The Fall of the House of Usher (1950 film)

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The Fall of the House of Usher
Directed byIvan Barnett
Produced byIvan Barnett
Written by Edgar Allan Poe (story)
Dorothy Catt
Kenneth Thompson
Starring Gwendoline Watford
Kaye Tendeter
Irving Steen
Vernon Charles
Music by W.L. Trytel
CinematographyIvan Barnett
Production
company
GIB Films
Distributed byVigilant Films
Release date
June 1950 (UK) [1]
Running time
70 minutes
CountryUnited Kingdom
Language English

The Fall of the House of Usher is a 1950 British horror film directed by Ivan Barnett and starring Gwendoline Watford, Kaye Tendeter and Irving Steen. It is an adaptation of the 1839 short story of the same title by Edgar Allan Poe.

Contents

Synopsis

The film uses a framing device set in a Gentlemen's club where one of the members reads to his friends from a copy of Poe's book. A century before, a young man visits a bleak-looking mansion in the English countryside where his friend Lord Roderick Usher lives with his sister Madeline. They are both mysteriously ill and he discovers that they are suffering from a curse brought on them by their father which will cause them both to die shortly, leading to the downfall of the ancient family of Usher.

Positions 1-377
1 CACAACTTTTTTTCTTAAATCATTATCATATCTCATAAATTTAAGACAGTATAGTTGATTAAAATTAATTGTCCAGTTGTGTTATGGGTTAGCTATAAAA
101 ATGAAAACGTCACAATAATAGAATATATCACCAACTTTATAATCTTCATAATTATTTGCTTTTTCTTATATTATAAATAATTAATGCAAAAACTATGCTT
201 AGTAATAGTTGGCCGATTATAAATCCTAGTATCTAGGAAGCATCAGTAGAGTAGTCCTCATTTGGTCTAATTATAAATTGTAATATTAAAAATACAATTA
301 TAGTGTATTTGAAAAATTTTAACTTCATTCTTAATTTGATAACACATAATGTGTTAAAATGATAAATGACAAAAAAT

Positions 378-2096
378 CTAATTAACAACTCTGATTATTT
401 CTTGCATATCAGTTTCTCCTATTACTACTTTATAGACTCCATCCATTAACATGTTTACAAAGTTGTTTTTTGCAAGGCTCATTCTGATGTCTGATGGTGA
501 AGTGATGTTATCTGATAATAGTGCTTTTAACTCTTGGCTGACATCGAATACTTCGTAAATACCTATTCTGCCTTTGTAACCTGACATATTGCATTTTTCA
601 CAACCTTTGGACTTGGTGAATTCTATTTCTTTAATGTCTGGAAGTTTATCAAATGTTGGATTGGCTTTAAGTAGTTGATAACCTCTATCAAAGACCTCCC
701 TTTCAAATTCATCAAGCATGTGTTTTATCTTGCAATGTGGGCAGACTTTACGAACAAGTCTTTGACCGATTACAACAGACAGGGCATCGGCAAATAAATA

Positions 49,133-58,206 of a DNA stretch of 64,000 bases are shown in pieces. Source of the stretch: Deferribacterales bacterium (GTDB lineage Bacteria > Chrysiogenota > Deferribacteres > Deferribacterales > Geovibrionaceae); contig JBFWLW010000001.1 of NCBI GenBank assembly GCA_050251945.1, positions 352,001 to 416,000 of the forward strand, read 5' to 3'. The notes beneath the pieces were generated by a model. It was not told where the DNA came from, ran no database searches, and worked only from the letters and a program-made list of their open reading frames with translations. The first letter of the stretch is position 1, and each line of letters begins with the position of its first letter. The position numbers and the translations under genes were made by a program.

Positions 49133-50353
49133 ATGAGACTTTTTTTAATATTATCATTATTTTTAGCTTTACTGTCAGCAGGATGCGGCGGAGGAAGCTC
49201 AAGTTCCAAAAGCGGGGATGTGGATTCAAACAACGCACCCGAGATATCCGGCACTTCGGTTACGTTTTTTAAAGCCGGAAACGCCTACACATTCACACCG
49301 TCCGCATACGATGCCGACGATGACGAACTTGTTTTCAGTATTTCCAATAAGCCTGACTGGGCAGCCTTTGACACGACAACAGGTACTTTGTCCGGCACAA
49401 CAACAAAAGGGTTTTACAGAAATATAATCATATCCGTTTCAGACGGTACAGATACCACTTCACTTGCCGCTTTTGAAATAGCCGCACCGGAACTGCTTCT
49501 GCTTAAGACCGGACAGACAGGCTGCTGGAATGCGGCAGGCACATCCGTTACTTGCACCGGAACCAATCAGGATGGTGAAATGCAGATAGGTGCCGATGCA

Production and release

The film was made in Hastings by a low-budget company GIB Films. Ivan Barnett produced the film and also worked as director and cinematographer. The film was made in 1948, [2] but it wasn't released until 1950. It was issued an 'H' Certificate, a rarity at the time, by the British Board of Film Censors. Despite its limited budget the film proved surprisingly successful on its release as a second feature and even topped the bill in some cinemas. [3] It was reissued in 1955 and again in 1961. [4] It may have been an influence on the subsequent development of Hammer Horror. [5]

Cast

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References

  1. Harper p.232
  2. Workman, Christopher; Howarth, Troy (2016). "Tome of Terror: Horror Films of the Silent Era". Midnight Marquee Press. p.322. ISBN   978-1936168-68-2.
  3. Chibnall & McFarlane p.210
  4. Harper p.232
  5. Chibnall & McFarlane p.210

Bibliography